Actually, I am rarely embarrassed, don’t really care if I look like an ignoramus and think there are too many rules in life anyway. So, I looked my son square in the face and said, “I don’t really care if I am lifting weights that would make a 5 year old boy bust into peels of laughter; teach me what to do! Everyone starts somewhere!” Why am I telling you this? Well, first of all, because too many of us don’t do things we want to do or should do because we are worried about what other people think. And, secondly, I would like to share some glute exercises below. Glutes are one of the most powerful and, often, underused muscles in the body! It can take some work to activate them and I am, most certainly, a beginner with strength training. But, I hope you find these exercises helpful. Give me a year; I plan on being sculpted and knowledgeable.
Three key exercises that build glutes are squats, lunges and Romanian Deadlifts; do these without weight to start with and then slowly build the weight. I will show you these exercises at the end of this post. It can be difficult to get lethargic glute muscles to start firing. To warm them up, the following regimen is helpful, directly before doing glute work. Your body has to “learn” to use the glutes.
Glute Bridge – 10x (both legs): lay on your back, knees up, push into your feet and lift your bottom off the ground as far as you can, hold briefly, repeat.
Single Leg Glute Bridge (not shown) – 10x each leg: same as above but using one leg at a time, the other leg extended out.
Quadruped bent-knee hip extension – 10x each leg: sit on hands and knees. Lift heel towards the ceiling.
Fire Hydrants – 10x each leg: kneel on your hands and knees, lift one leg to the side at a time, parallel with your body.
After the above warm up, the following can be done:
Squats: To start with, many people do not execute squats properly; they lean into their toes and forward, rather than leaning back and into their heals. This causes your body to compensate with different muscles, not firing the glutes. I would recommend practicing squats with the bar only until you get your form down. Once you’ve trained your body to lean into your heals, keep your back straight and get comfortable with that “I could fall backwards” feeling, then slowly add weight continuing that form. You can cause yourself injury if your form is incorrect or if you flex forward on your descent or ascent. Have someone check your form. Place the bar on the edge of the upper back on your traps. Feet positioned apart, a little wider than your hips, abs held in and with feet slightly turned out, so that the knees always follow the direction of the feet. Squat to parallel or just fractionally below.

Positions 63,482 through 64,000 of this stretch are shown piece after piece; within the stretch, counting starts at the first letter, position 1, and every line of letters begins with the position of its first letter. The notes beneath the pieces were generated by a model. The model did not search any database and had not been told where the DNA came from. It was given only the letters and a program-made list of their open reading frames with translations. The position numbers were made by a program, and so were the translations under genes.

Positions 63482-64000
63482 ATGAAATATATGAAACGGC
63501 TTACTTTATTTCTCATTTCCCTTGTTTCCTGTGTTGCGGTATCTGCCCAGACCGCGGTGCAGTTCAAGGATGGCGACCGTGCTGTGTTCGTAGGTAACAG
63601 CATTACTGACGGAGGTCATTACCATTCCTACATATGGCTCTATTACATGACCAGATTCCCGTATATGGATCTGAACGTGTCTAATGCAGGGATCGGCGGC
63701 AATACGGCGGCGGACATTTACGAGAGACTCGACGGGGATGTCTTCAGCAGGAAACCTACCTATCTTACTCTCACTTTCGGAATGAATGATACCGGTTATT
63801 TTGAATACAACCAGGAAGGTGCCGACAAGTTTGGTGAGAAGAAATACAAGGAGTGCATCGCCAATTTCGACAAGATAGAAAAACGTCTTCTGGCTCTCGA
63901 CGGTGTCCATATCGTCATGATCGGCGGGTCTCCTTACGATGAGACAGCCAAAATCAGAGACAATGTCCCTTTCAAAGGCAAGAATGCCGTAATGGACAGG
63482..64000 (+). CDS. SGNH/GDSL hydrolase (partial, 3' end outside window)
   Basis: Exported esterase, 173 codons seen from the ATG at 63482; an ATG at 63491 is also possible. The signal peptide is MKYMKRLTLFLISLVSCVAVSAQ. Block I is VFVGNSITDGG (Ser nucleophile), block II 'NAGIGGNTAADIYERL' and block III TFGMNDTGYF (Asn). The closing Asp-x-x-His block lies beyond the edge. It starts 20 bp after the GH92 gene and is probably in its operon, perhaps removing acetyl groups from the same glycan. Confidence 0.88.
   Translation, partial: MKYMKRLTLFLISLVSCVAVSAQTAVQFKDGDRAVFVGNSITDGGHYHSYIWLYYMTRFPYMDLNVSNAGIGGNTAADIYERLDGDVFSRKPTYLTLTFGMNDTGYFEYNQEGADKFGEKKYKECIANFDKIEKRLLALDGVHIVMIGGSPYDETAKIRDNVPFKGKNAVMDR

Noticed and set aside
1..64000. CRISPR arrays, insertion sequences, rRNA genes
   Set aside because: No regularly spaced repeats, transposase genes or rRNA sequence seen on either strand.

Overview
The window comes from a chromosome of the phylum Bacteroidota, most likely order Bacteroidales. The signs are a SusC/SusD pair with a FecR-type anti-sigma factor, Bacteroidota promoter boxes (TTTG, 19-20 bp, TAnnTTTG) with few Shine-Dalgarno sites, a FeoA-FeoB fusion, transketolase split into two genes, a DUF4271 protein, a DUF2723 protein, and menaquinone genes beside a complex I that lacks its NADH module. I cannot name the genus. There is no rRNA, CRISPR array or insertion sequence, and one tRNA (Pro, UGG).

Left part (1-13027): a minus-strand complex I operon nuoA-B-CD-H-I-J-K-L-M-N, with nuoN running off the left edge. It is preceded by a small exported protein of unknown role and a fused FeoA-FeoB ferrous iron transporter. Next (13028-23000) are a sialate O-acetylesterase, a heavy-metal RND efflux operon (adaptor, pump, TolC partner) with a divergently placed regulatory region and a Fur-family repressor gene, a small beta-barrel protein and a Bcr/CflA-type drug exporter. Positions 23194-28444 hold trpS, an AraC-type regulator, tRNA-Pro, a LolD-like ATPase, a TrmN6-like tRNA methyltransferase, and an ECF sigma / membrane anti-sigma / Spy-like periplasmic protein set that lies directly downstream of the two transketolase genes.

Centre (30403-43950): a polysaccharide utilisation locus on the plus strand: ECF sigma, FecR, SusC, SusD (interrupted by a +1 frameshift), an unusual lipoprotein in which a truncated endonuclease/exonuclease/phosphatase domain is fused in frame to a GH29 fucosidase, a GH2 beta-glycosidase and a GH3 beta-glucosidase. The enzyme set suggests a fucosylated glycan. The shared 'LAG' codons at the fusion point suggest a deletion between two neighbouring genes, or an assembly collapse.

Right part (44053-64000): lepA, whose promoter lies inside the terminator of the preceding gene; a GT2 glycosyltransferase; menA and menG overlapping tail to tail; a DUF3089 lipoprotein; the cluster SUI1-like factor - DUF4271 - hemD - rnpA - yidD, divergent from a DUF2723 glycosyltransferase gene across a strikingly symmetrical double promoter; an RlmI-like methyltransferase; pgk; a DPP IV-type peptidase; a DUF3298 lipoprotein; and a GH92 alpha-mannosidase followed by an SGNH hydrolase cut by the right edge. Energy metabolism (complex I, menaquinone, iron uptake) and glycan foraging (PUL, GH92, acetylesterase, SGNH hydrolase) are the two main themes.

Another way to do them is with a dumbbell in your hands facing forward, same position on the legs and back, Dumbbell being held by the weight end and dangling down near your waist and use the same form as above. Do 3-4 sets of 12-15 reps.
Regular Lunges: Take a big step forward. Step into your heel (not leaning on your toes). regarding your other leg, the knee should be about an inch off the ground. Step back up and repeat. Do on both sides. Add Dumbbells slowly, as you get the form down. Do 3-4 sets of 24 reps, 12 on each side.
Lateral Lunges: Step to the side deep and then push back up through the heel. Make sure you’re not leaning forward but sitting down into the lunge. Do both sides. Do 3-4 sets of 24 reps total, 12 on each side. Start with no weight to get your form right and add Dumbbells slowly.
Romanian Deadlift: With weights in hand and feet apart and parallel to your hips, slide the weights down your legs and keep your back straight. Stretch and use your glutes and ham strings. Make sure you sit back and carry the weight in your hips and heels. Again, do 3-4 sets of 12-15 reps.